Carrot family (Apiaceae)
Description: This perennial native plant is 2-3½' tall, branching sparingly. The slender stems are round and hairless. The alternate compound leaves occur sparingly along the stems; they are doubly pinnate, and about 8" long and half as wide. The slender leaflets are up to 1/8" across. They often have 1-3 lobes, but their margins are smooth. The upper stems terminate in compound umbels with small white flowers. A typical umbel is about 6" across and has about 12 umbellets; these umbellets are loosely arranged, rather than compressed together. An umbellet is about 1" across and has 7-21 flowers.
Each flower is about 1/8" across, with 5 white petals that are notched in the middle, and 5 green sepals that are small and triangular. There are also up to 5 white stamens with 5 white anthers that are potentially observable; frequently, there appears to be fewer than 5 of these reproductive structures because they are fragile and short-lived. The blooming period occurs during early summer and lasts about 2 weeks. There is no noticeable floral scent. The root system is tuberous, which enables this plant to develop quickly during the spring and early summer. After blooming, it quickly fades away and becomes dormant for the rest of the year.
Cultivation: The preference is light shade to full sun, and moist to slightly dry conditions. Wild Dill often grows in soil that is rich and loamy; it also tolerates some clay or rocky material. This plant should be cultivated more often in wildflower gardens.
Range & Habitat: Wild Dill occurs occasionally in NE and central Illinois, but it is rare or absent elsewhere (see Distribution Map). Habitats include mesic black soil prairies, openings or edges near woodlands, areas along woodland paths, thickets, limestone glades, and bluffs. It often grows in grassy areas, but is easy to overlook, except during the short blooming period. This plant is more typical of high quality habitats than disturbed areas.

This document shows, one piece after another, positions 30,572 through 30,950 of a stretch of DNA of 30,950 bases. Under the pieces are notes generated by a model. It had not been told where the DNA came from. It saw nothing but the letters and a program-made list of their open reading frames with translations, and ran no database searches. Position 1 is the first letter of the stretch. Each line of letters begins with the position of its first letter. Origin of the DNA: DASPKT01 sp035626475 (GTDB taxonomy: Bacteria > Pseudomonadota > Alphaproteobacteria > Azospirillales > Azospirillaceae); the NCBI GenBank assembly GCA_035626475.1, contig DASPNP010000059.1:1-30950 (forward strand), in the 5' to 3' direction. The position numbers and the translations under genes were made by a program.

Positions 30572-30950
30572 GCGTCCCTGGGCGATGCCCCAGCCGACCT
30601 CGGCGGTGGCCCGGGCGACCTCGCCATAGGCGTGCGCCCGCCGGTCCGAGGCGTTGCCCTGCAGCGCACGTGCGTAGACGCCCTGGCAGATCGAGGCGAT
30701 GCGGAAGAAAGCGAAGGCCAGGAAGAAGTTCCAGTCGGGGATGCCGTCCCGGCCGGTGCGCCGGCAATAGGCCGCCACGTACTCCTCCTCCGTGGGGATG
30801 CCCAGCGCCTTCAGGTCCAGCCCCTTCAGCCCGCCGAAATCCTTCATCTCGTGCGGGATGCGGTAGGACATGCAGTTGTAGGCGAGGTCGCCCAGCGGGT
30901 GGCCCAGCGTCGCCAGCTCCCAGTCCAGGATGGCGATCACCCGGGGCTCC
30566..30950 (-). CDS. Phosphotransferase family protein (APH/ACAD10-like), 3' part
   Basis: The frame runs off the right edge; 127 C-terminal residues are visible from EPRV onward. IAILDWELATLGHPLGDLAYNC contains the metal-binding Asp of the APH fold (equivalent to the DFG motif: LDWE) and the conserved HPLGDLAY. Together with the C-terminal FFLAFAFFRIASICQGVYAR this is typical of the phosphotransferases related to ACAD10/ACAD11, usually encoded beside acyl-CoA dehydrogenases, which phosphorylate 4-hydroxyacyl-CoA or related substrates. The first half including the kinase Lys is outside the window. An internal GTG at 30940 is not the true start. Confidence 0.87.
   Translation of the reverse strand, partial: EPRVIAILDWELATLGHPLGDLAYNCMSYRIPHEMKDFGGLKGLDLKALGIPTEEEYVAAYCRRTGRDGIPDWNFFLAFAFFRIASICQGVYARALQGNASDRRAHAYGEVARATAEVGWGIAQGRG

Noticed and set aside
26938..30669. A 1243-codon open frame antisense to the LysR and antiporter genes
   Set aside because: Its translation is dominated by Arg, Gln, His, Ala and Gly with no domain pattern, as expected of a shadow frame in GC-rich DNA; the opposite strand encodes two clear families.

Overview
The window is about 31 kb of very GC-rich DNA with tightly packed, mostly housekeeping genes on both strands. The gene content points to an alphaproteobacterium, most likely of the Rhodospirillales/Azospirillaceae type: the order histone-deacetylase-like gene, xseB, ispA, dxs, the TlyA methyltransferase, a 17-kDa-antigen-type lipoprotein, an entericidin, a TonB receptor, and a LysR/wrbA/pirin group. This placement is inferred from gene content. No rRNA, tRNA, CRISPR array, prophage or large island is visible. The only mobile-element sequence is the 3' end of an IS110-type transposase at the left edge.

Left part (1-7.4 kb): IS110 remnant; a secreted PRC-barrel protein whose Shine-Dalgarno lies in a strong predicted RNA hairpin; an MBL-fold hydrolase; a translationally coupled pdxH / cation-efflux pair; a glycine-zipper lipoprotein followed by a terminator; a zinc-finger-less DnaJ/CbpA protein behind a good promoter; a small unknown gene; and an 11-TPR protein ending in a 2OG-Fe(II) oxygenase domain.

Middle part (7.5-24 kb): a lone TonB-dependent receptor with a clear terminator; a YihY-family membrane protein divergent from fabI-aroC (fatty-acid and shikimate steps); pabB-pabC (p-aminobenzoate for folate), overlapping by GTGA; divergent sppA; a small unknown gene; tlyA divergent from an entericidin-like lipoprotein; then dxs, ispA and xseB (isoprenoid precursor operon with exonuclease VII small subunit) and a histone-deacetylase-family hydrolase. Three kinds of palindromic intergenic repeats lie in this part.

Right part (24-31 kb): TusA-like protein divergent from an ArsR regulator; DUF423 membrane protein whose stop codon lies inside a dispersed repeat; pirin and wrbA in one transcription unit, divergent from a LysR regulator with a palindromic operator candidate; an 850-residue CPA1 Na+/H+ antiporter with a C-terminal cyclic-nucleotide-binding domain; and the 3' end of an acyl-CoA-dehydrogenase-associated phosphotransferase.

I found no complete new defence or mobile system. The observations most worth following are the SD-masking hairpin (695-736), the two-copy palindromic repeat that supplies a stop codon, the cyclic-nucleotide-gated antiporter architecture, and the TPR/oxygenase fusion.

Faunal Associations: The nectar of the flowers attracts many small bees, wasps, flies, and beetles. Among the flies, are such visitors as biting midges, Syrphid flies, thick-headed flies, Tachinid flies, flesh flies, bottle flies, Muscid flies, Chloropid flies, and others. Among the wasps, are such unusual visitors as cuckoo wasps and various parasitoid wasps, including the Chalcid, Perilampid, Eucoilid, Figitid, and Ichneumonid wasps. Little is known about this plant's relationship to mammalian herbivores; because the foliage is not known to be toxic, it is probably consumed by them occasionally.
Photographic Location: The upper photograph was taken at Meadowbrook Park in Urbana, Illinois, while the lower photograph was taken above a fallen gravestone at Prospect Cemetery Prairie in Ford County, Illinois.
Comments: This is an ethereal plant that is lovely while in bloom; unfortunately, this doesn't last very long. From a distance, Wild Dill may appear to be an early blooming Daucus carota (Wild Carrot), but closer inspection of the foliage and flowers will reveal significant differences between these two plants. What sets Wild Dill apart from many other white-flowered members of the Carrot family is the season of bloom (early summer) and the slender, delicate leaves (not wider than 1/8" across). Also, it should not be confused with Anethum graveolens (Cultivated Dill); this familiar annual herb from the Old World has yellow flowers. Another common name for Perideridia americana is 'Thicket Parsley.'